The Edinburgh Reporter went along to Portobello High School today where 20 of the secondary pupils were discussing some of the issues which have emerged from the discussion so far on the great citywide debate.

The 2050 Edinburgh City Vision was launched last autumn. It is designed to be a conversation as to what residents and those who do business here want to see the city become in the future.

The conversation has largely been taking place online here but you can also attend events when the discussion will continue. So far there have been 38 workshops, and there will be more than 40 more by the end of this month. Online discussion uses the hashtag #Edinburgh2050.

The City Council is not leading the debate, but it is facilitating it, and it was a council officer who led the pupils’ conversations today. Their thinking was largely similar to many of the ideas which have emerged from the 5,700 contributions made to the online conversation thus far. Who does not want to live in a happy healthy city after all?

See what they had to say here:

The city’s strengths on which any forward vision is based are also largely what you might think of : quality of life, great architecture, small compact city, unique setting, green spaces, safe and walkable city with universities and financial businesses. But there are also challenges with the population growing and ageing and infrastructure changes required to deal with that. Read the initial findings at the bottom of the article.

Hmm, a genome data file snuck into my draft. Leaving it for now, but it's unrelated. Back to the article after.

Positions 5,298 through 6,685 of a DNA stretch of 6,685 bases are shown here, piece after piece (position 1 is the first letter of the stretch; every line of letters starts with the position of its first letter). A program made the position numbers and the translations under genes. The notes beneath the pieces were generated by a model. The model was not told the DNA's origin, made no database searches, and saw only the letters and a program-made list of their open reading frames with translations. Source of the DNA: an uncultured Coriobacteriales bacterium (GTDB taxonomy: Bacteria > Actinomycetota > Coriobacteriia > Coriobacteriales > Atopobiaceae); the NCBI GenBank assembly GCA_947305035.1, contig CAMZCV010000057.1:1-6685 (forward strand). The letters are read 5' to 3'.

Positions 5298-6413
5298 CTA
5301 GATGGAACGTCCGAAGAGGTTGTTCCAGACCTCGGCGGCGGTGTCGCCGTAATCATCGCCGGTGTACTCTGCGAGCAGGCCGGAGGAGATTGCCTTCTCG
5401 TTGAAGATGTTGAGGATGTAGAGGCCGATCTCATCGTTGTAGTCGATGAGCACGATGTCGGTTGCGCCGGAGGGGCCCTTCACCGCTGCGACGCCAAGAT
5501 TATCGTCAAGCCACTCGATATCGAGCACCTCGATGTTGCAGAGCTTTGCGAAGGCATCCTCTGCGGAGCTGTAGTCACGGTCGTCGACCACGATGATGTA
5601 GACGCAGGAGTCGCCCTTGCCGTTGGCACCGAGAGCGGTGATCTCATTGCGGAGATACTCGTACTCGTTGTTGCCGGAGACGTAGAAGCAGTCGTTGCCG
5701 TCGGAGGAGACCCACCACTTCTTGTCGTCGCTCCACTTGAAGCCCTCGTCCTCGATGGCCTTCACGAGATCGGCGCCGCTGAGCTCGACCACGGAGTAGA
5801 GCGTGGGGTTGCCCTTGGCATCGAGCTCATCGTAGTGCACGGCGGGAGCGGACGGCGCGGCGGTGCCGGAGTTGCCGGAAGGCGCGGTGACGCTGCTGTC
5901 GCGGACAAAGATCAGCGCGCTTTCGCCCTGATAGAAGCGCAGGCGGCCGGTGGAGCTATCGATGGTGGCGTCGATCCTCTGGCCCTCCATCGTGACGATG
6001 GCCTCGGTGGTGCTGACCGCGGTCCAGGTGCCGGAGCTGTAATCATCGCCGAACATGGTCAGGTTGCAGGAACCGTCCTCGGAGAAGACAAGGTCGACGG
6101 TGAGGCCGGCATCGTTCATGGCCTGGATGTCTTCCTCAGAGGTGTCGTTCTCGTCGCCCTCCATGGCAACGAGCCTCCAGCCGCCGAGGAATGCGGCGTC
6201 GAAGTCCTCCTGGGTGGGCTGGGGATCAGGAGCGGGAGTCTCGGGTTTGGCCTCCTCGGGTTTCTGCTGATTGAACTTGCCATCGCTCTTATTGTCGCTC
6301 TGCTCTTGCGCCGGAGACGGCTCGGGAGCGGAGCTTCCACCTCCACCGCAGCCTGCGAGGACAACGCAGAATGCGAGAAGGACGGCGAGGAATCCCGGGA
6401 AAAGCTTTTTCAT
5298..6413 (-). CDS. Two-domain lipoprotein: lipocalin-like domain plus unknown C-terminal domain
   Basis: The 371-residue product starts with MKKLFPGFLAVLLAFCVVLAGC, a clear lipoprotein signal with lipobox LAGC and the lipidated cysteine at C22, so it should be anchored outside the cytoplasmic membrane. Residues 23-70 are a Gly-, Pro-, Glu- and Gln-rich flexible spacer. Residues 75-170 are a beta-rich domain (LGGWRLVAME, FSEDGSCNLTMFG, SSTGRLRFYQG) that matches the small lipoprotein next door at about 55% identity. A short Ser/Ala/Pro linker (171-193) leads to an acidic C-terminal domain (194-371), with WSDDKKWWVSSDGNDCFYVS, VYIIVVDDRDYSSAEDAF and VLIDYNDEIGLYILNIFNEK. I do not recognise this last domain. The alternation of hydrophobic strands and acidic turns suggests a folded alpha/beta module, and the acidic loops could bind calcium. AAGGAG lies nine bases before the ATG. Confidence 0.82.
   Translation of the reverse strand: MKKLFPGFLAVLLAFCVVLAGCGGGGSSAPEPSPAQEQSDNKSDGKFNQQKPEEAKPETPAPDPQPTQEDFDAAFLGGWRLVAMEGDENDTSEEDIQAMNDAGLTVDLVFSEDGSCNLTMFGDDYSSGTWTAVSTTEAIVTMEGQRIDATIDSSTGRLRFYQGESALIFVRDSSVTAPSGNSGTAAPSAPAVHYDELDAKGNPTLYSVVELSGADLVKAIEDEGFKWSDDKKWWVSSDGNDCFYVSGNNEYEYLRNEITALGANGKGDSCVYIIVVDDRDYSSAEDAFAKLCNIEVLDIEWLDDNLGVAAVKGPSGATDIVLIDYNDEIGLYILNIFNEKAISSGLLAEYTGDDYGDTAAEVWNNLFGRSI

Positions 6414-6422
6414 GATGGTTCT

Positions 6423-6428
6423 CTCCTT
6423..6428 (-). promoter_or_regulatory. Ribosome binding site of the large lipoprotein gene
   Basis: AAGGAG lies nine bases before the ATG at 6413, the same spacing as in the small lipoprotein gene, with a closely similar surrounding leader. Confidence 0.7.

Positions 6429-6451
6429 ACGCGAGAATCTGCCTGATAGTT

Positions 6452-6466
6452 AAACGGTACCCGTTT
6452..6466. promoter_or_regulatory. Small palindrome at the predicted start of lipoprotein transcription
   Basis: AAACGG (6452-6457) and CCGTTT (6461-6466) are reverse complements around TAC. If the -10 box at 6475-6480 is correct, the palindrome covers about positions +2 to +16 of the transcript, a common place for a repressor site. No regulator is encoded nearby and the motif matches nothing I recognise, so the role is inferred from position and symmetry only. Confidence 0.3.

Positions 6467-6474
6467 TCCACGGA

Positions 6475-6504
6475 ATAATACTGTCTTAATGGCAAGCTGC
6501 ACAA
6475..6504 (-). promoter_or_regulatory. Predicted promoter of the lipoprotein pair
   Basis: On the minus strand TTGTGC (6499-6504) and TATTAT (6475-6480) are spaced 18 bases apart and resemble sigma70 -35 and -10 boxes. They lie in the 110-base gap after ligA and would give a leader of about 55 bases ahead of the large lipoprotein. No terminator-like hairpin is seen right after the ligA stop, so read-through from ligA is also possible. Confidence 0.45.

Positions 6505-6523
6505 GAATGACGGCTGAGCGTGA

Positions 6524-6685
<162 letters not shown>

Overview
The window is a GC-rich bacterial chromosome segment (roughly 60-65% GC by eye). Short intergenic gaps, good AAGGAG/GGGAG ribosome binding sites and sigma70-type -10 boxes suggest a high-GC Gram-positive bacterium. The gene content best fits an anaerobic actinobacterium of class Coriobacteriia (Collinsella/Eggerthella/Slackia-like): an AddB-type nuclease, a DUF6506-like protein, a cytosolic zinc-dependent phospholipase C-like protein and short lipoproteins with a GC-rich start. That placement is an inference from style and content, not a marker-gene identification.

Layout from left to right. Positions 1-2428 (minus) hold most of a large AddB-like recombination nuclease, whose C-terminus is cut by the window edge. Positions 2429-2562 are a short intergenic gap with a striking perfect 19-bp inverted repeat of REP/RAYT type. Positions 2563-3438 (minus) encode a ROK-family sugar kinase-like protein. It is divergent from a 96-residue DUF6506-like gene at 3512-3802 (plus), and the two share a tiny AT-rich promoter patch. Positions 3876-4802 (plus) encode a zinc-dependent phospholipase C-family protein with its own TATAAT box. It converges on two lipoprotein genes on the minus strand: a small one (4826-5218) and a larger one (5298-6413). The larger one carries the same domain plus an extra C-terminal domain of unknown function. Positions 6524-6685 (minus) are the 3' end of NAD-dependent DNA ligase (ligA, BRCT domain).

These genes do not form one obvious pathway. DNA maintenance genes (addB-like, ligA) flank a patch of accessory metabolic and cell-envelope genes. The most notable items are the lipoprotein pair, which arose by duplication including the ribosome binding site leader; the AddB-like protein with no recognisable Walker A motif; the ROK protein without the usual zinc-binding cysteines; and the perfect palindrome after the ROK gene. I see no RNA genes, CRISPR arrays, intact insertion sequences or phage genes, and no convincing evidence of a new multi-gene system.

Andrew Kerr, City of Edinburgh Council Chief Executive, said: “A great city is one which commits to sharing success and improving the well being and life experience of all its citizens. The feedback so far confirms the Edinburgh of 2050 should be a place without poverty or barriers to achievement, where instead a good quality of life is a basic requirement enjoyed by all.

“This is a vision for the city by the city and I thank everybody who has taken the time to share their Vision for Edinburgh. There is still much work to be done and the next few months will be a busy time for the project as we prioritise activities to engage our young people. We will be speaking with up to 4,000 school children to hear their views and undertaking curriculum-based activities alongside work with our Universities and Colleges. After all, it is the students of 2017 who will be our city leaders in 2050.”

Pippa Watson, Head Girl at Portobello High School, said: “It’s really important that young people are involved in Edinburgh 2050 City Vision as we are going to be the adults of the future. We should be involved early in the process as we can bring different viewpoints to issues such as transport and the environment.”

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